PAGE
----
Reading all these empowering stories, and then having those stories followed up with what Ina May has found to be the most effective techniques and guides to an unmedicated birth inspired me.
I just knew. I wanted that experience for myself. I wanted to feel my baby every step of the way. I wanted to take it head on and never look back.
Also, I wouldn’t want to be in a place where I felt shut off and scared (from all my experiences in a hospital, that was not going to be the place for me). I hate needles, so the fact that you are connected to an IV the whole time at the hospital. Nope.
I went to the hubby with my idea and he was a little worried at first. He wanted the security of the hospital in case anything were to go wrong. Completely understood. So we first tried visiting with an OBGYN.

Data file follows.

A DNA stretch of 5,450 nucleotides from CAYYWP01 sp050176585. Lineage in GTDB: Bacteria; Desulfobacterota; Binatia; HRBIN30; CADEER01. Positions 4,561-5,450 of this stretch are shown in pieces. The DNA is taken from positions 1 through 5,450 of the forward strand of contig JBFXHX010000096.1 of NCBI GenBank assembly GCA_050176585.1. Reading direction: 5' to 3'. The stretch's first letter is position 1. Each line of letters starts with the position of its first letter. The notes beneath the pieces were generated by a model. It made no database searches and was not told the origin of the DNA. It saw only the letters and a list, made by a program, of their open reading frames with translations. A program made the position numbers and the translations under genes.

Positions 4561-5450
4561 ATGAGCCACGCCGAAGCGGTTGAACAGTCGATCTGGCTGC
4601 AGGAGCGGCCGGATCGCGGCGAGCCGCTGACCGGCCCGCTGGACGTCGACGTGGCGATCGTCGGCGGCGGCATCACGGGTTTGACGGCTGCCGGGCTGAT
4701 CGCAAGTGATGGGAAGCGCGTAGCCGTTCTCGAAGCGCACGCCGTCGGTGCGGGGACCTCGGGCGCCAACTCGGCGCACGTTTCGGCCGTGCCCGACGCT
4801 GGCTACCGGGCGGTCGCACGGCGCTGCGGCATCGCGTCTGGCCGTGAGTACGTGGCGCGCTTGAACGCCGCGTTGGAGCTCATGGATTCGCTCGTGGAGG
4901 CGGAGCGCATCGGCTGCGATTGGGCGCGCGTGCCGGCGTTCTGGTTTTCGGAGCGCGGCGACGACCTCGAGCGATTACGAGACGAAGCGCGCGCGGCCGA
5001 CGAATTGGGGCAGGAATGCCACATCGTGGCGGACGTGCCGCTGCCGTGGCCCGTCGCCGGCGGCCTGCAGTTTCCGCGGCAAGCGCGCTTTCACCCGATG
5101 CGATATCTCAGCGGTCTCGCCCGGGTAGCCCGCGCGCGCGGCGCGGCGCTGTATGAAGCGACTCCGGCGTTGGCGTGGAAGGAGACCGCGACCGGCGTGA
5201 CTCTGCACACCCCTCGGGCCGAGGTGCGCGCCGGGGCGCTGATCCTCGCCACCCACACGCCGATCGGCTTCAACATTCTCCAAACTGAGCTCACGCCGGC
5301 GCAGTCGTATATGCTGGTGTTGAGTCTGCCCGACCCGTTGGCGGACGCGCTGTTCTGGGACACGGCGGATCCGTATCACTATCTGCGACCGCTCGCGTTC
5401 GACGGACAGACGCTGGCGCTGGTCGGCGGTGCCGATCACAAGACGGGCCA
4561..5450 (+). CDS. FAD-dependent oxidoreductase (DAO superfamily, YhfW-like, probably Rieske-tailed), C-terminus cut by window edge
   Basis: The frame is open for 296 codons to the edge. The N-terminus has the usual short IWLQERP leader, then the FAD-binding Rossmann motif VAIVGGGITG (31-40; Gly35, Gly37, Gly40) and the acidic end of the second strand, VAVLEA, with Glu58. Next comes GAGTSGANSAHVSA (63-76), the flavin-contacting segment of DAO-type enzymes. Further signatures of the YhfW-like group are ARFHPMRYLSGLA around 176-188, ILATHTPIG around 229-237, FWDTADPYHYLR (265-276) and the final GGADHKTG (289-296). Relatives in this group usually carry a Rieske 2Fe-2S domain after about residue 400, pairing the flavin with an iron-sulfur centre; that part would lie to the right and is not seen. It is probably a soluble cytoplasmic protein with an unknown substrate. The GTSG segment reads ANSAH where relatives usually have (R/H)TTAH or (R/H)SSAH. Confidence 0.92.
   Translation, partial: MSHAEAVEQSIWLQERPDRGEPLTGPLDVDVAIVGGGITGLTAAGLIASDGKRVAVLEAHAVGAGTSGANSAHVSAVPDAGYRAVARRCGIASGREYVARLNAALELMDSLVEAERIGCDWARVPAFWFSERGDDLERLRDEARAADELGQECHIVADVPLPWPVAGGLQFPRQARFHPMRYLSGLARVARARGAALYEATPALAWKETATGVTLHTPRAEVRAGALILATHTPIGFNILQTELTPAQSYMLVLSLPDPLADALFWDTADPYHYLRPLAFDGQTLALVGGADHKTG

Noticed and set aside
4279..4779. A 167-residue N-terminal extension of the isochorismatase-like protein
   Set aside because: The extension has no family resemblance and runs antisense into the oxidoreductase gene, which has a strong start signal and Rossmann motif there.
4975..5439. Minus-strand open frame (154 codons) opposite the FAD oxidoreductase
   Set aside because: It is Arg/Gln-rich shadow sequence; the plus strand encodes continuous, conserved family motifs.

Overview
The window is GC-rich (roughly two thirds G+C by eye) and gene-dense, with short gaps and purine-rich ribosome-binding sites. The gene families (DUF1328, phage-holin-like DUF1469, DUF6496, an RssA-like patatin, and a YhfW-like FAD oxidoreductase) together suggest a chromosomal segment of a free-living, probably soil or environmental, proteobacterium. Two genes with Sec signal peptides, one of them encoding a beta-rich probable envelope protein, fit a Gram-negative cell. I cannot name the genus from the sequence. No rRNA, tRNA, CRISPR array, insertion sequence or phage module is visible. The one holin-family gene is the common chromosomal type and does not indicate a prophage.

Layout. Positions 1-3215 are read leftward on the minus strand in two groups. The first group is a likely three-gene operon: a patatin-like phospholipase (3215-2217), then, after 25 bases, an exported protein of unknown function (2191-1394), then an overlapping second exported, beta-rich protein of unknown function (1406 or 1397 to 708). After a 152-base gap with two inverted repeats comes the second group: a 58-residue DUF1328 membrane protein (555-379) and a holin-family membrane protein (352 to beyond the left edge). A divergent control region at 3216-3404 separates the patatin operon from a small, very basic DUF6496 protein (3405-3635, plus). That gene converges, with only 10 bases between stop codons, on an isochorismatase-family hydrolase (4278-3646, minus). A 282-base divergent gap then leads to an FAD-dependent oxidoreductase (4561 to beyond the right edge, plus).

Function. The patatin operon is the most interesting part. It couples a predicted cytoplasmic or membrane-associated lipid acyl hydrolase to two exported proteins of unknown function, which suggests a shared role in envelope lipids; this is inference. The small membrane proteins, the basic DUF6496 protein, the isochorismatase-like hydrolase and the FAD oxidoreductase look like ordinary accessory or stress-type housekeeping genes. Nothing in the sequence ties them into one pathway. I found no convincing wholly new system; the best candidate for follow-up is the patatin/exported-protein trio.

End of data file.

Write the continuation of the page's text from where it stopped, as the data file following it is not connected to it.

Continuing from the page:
This did not work.
We actually never met with her face to face. We made the appointment. We showed up for the appointment. We were at the wrong building about 20 minutes away from where she was. We asked if she would wait for us to come to that location so we could have this first appointment with her. That was too inconvenient. The receptionist told us we were to reschedule a week later.
I was emotional and pregnant. This was my first appointment to see our baby and how she was doing. I started bawling uncontrollably. The receptionist just looked at me blankly.
So that was the trigger, my friends. That was our sign. The disconnect and cold treatment from the hospital was not how we wanted to experience the pregnancy and birth of our child. We no longer felt that the hospital was the safest place we could deliver… The place that would care for us. It was a bad taste, a very bad taste. We were treated like just another number on the conveyor belt line.